Hazardous cargo legislation stalled on the tracks

1:14 AM, Oct 14, 2007   |    comments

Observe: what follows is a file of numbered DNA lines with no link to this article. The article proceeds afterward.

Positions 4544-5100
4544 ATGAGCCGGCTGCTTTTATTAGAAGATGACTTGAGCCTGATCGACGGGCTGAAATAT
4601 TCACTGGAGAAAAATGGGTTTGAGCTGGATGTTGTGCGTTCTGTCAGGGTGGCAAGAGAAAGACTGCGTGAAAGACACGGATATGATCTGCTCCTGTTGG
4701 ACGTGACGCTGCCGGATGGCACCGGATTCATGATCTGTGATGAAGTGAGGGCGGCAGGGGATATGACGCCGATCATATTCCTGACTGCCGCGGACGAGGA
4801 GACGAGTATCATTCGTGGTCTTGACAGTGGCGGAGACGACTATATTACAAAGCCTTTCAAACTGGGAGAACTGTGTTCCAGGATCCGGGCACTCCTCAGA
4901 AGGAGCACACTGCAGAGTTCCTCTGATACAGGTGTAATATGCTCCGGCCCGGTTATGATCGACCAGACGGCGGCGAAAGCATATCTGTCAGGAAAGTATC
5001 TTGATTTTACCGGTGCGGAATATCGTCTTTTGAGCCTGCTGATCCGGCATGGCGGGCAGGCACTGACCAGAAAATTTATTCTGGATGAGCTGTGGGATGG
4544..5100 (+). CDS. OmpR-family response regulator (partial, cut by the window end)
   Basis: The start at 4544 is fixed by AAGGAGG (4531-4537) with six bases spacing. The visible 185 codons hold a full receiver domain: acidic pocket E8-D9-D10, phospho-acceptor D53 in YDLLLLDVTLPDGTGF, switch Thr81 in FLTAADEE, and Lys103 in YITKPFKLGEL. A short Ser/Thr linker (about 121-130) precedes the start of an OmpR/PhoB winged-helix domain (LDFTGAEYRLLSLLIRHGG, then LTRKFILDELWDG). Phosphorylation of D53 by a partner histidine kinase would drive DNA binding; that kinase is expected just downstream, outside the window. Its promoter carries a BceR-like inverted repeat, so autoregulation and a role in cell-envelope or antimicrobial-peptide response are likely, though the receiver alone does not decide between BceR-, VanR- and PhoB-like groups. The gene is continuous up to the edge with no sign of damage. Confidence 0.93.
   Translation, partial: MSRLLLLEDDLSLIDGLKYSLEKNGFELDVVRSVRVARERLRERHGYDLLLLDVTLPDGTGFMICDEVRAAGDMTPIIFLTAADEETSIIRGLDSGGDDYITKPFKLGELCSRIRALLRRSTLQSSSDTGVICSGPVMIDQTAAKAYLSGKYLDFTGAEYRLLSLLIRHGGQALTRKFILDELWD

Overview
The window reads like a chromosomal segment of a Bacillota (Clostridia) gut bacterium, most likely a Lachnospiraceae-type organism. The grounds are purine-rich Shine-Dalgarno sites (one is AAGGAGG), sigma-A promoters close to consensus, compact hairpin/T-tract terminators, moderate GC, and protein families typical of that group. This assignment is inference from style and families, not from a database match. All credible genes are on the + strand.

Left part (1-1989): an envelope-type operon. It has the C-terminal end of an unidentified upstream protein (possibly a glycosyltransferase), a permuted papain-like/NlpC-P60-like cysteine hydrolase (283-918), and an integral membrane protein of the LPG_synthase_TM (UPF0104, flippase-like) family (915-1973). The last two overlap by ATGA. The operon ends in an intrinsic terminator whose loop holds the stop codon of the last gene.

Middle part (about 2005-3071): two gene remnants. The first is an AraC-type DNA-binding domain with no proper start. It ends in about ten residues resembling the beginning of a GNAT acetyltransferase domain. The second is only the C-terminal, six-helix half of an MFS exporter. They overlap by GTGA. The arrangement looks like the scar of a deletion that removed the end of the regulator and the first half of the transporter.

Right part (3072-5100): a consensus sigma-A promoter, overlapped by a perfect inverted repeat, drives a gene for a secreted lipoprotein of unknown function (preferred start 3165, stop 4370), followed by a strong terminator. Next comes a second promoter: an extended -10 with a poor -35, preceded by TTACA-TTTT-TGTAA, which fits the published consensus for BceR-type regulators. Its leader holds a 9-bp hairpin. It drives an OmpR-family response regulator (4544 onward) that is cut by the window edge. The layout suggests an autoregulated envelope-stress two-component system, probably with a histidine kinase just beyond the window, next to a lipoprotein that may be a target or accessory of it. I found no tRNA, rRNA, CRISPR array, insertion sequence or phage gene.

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In this twisted metal and a fiery blast furnace are hazardous materials including ethanol. Six hundred people in a half mile radius of the train derailment were evacuated. By most accounts though, it could have been much worse. "It's pretty horrific and it just shows you how real these problems are," Cleveland City Councilman Matt Zone said. City Councilman Matt Zone proposed rerouting trains with hazardous loads around Cleveland's most densely populated areas last year. "Most of the cargo that comes through is not for a destination here in our city limits," Zone said. With the help of 2000 Census figures and the Cuyahoga County Planning Commission we took that same half mile radius evacuation area put into effect in Painesville then centered it over Warren Road in Lakewood and the intersecting CSX tracks. If a train went off the tracks here like that in Lake County, more then eight thousand people would be affected. "Local public officials should start immediately to negotiate with the railroads to look at possibilities for rerouting," County Emergency Board Member Stuart Greenberg said. Greenburg helped pass a county resolution that could lead to routing trains away from the lakefront lines south through less populated areas. The big plus here--the infrastructure is already in place. "If there is an accident in the wrong place it's an enormous liability for the railroads," Greenberg said. The railroads are challenging recently passed federal legislation that would do the same thing. Greenberg says it could be years before that law takes affect. Matt Zone's plan is getting resistance from residents where train traffic would be rerouted. Zone says his legislation has been tied up in the safety committee for a year. The process is slow but accidents don't wait.


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